The incidence of Clostridium perfringens-induced necrotic enteritis (NE) in the broiler industry, as well as other subclinical diseases associated with the bacteria, has increased (1, 2). Due to the significant costs associated with disease in broiler production (3), the annual cost of NE to the global poultry industry is estimated to be approximately $6 billion, including production losses and the cost of management measures (4). Antibiotic growth promoters (AGPs) can sustain intestinal well-being and modify the composition of resident microorganisms, consequently enhancing production efficiency and ameliorating intestinal health in broiler chickens (5). In recent years, numerous countries worldwide, including the European Union and the United States, have ceased the utilization of antibiotics as growth promoters in poultry feed due to the escalating resistance of C. perfringens to these medications (6, 7). When high concentrations of antibiotics were used, their residues can be found in the blood, the other tissues of the poultry and feces (8). The drug excreted in the feces of treated animals, and can contaminate the feed of other untreated animals (9). Vegetables may also be contaminated from feces especially in countries in where feces are generally used as a fertilizer (10). This presents a significant risk to public health, underscoring the urgency to find herbal or natural products to replace antibiotics.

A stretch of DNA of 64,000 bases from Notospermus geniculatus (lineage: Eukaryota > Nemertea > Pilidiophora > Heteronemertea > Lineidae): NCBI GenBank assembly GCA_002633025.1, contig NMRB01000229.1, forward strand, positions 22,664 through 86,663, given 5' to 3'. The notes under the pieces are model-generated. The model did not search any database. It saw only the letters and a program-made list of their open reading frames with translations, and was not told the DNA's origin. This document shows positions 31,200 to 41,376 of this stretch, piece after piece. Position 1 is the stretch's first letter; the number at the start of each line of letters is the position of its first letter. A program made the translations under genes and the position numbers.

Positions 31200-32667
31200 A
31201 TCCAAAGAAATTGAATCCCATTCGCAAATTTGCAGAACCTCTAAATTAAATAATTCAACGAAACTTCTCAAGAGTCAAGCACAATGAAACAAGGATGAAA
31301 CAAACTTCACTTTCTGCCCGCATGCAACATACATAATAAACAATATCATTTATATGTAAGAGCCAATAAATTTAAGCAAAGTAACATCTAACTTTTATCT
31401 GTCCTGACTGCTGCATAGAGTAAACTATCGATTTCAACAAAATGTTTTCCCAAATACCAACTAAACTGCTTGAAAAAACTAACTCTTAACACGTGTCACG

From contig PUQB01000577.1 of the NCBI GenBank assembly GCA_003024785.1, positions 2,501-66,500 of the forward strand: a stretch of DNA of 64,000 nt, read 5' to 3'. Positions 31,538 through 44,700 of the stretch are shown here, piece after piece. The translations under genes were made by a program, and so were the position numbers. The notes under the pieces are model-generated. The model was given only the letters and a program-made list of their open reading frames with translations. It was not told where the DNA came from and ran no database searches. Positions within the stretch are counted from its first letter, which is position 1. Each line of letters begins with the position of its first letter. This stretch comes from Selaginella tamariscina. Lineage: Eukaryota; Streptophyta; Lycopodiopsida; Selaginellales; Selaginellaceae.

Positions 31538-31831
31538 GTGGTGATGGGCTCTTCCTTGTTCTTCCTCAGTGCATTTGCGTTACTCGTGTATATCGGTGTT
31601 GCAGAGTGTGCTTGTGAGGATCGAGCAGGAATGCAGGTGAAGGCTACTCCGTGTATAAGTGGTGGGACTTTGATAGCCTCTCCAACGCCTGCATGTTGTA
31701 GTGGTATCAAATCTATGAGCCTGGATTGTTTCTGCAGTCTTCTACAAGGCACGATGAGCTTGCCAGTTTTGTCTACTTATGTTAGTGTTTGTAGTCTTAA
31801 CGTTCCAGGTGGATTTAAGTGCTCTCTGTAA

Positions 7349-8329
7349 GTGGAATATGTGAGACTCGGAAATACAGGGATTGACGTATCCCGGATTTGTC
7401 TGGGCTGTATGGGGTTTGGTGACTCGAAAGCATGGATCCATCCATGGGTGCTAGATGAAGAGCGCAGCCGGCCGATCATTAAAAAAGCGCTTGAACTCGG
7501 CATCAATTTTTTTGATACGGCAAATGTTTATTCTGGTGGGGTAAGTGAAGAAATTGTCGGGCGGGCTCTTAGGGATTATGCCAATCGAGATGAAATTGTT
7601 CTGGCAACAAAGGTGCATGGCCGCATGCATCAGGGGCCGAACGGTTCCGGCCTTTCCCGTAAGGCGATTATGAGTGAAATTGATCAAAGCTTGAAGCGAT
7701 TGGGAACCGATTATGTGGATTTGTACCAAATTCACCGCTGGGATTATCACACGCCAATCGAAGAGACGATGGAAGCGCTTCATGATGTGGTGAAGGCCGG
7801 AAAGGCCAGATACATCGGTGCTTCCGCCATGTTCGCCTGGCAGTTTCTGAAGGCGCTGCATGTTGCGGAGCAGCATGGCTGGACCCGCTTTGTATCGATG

As research progresses, certain natural antimicrobial agents utilized in food preservation have demonstrated exceptional efficacy in suppressing microbial proliferation (11). Some of the active ingredients extracted from the plant are considered safe and reliable (12). Hop (Humulus lupulus L.) is a dioecious vine belonging to the genus Humulus of the Cannabis family and widely cultivated around the world (13). Hop-derived bitter acids and their oxidation products not only give the unique bitter taste and aroma of beer but also exert a wide range of biological effects, including antibacterial (14), anti-inflammation (15), antifibrogenesis (16), and they have been considered as chemopreventive agents. β-acid, a member of bitter acids (17), contains a blend of lupulone homologs such as lupulone, colupulone, and adlupulone (13). Although β-acids have antimicrobial effects, they are unstable and are easily oxidized (18). However, as hydrogenated derivatives of β-acids, hexahydro-β-acids (HBA) are mixtures of analogues such as hexahydrolupulone, hexahydrocolupulone, and hexahydroadlupulone (19). The stability, antibacterial and antioxidant activity of HBA are better than those of β-acids (19, 20). HBA can inhibit the expression of proteins related to DNA replication, transcription, translation, and proteins related to ribosome synthesis of Listeria monocytogenes, resulting in a decrease in protein content in cells, thereby hindering normal life activities and physiological metabolism (21). Based on the Federal Regulations of Food and Drug Administration (FDA), hops and their extracts are widely acknowledged as safe (22). The structural formula of hexahydrocolupulone is shown in Figure 1.